Anthem teams with CVS to launch new pharmacy benefits manager after Express Scripts contract expires

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Anthem's new PBM will serve members of its affiliated plans as well as compete for national accounts and other health plan business.

Anthem, which has been locked in a public feud with Express Scripts for months, announced Wednesday that it will launch its own pharmacy benefits manager (PBM) serviced by CVS Health.

The new entity, IngenioRx, will offer “a full suite of PBM solutions” beginning in 2020, when Anthem’s contract with Express Scripts expires, according to an announcement.

It will serve members of Anthem’s affiliated plans as well as compete with other PBMs for national accounts and other health plan business, Brian Griffin, president of Anthem’s commercial and specialty business division, said on a conference call Wednesday morning. Anthem will integrate all its members into the new PBM by 2021.

The insurer expects its new PBM will result in an estimated $4 billion in pharmacy savings per year once fully integrated, Griffin added.

Anthem has been clear about its intention to find a new PBM arrangement since CEO Joseph Swedish said in January 2016 that Express Scripts owed it $3 billion more per year in prescription drug savings due to a repricing provision in their contract—a claim the PBM disputed. Anthem then upped the ante by suing Express Scripts for damages, and the PBM countered by suing Anthem for violating the terms of their contract.

Swedish said during Wednesday’s call that the litigation between the two companies is ongoing, and has "little ties" to Anthem’s new PBM arrangement. Still, the insurer’s decision was likely not a surprise to Express Scripts, as it previously told investors that it does not expect Anthem to renew its PBM contract once it expires.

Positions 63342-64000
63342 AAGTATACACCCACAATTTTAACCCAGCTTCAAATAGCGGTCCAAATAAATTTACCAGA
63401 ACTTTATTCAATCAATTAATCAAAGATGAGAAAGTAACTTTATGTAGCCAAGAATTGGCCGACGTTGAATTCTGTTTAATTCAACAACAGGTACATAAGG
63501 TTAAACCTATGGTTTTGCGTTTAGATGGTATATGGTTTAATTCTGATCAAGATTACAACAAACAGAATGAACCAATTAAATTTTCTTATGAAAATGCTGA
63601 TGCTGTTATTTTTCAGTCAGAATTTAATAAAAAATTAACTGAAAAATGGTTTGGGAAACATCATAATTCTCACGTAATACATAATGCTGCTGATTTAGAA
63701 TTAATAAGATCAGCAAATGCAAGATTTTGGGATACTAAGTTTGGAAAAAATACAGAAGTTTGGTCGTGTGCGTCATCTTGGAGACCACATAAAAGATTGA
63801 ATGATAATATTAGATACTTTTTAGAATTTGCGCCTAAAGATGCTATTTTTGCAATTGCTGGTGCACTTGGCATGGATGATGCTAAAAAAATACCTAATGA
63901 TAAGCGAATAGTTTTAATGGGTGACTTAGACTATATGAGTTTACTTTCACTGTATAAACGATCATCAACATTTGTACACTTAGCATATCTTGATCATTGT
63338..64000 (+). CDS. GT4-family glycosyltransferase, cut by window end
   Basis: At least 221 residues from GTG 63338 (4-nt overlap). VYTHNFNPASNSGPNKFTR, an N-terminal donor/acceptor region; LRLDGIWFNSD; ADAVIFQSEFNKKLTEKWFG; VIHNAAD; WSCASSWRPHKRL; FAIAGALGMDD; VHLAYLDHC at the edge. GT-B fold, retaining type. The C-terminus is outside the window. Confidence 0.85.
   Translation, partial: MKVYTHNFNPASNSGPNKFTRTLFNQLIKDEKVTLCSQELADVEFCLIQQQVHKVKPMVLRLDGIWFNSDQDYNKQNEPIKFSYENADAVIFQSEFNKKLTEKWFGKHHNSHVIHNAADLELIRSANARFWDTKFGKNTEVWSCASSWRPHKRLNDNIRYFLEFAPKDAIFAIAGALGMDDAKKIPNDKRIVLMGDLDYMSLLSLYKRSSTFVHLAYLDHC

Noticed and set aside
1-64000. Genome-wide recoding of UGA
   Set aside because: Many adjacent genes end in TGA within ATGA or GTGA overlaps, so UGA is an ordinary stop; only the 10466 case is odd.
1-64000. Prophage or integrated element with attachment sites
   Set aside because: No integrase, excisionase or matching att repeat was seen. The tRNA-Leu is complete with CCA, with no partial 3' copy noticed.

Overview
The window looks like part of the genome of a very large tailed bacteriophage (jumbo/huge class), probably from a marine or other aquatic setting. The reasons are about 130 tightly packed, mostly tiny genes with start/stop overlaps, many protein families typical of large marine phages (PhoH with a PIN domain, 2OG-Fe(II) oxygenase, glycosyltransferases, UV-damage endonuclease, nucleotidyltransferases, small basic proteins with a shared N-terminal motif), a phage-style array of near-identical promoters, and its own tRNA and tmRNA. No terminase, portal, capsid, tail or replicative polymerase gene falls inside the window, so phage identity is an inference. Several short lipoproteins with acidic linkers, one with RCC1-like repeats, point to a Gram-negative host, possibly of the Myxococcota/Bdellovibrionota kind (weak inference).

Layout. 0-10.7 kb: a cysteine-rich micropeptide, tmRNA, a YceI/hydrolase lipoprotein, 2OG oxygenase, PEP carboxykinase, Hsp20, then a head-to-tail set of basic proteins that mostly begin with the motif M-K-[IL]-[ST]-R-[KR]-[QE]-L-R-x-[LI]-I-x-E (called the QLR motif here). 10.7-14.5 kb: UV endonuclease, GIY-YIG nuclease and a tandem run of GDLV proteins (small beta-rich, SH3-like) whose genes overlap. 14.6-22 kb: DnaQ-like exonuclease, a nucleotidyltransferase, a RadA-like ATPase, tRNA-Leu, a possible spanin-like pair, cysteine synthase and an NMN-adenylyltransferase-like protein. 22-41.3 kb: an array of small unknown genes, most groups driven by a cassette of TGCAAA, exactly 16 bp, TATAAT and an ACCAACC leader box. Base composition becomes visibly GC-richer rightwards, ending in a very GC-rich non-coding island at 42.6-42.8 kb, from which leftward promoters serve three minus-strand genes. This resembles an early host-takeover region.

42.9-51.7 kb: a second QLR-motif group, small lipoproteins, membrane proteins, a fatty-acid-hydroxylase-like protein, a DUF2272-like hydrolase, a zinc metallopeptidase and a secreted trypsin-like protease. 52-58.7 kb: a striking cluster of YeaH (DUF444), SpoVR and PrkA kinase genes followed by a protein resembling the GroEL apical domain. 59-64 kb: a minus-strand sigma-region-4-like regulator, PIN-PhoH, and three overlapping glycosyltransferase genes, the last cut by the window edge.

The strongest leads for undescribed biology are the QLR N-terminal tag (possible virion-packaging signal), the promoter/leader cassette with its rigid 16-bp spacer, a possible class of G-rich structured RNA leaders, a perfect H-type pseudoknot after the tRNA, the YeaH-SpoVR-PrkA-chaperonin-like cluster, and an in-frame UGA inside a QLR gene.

“We are excited about the opportunity to build a game-changer in the PBM arena,” Swedish said. “We believe with IngenioRx we will be able to create a differentiated solution in the marketplace that will resonate with consumers.”

One key differentiator will be the ability to better integrate medical and pharmacy services, according to Griffin. The new PBM aims to lower total healthcare costs by aligning incentives across the value chain, and ensure a seamless, coordinated member experience by leveraging strength of Anthem’s provider relationships, he said.

Anthem’s relationship with CVS takes a sort of “hybrid” approach to pharmacy benefits management, as the insurer is neither building its own PBM from scratch nor totally handing the reins over to a vendor, Swedish said. Anthem’s role in the partnership will be to focus on clinical strategies, formulary management and customer experience, while CVS will handle claims processing and fulfillment.

The result, Swedish said, will be a PBM that aims to “resolve consumer frustration” with a business model that is too complex and opaque. Indeed, PBMs are facing increased scrutiny from payers, pharmaceutical companies and the public at large amid the debate over skyrocketing drug prices.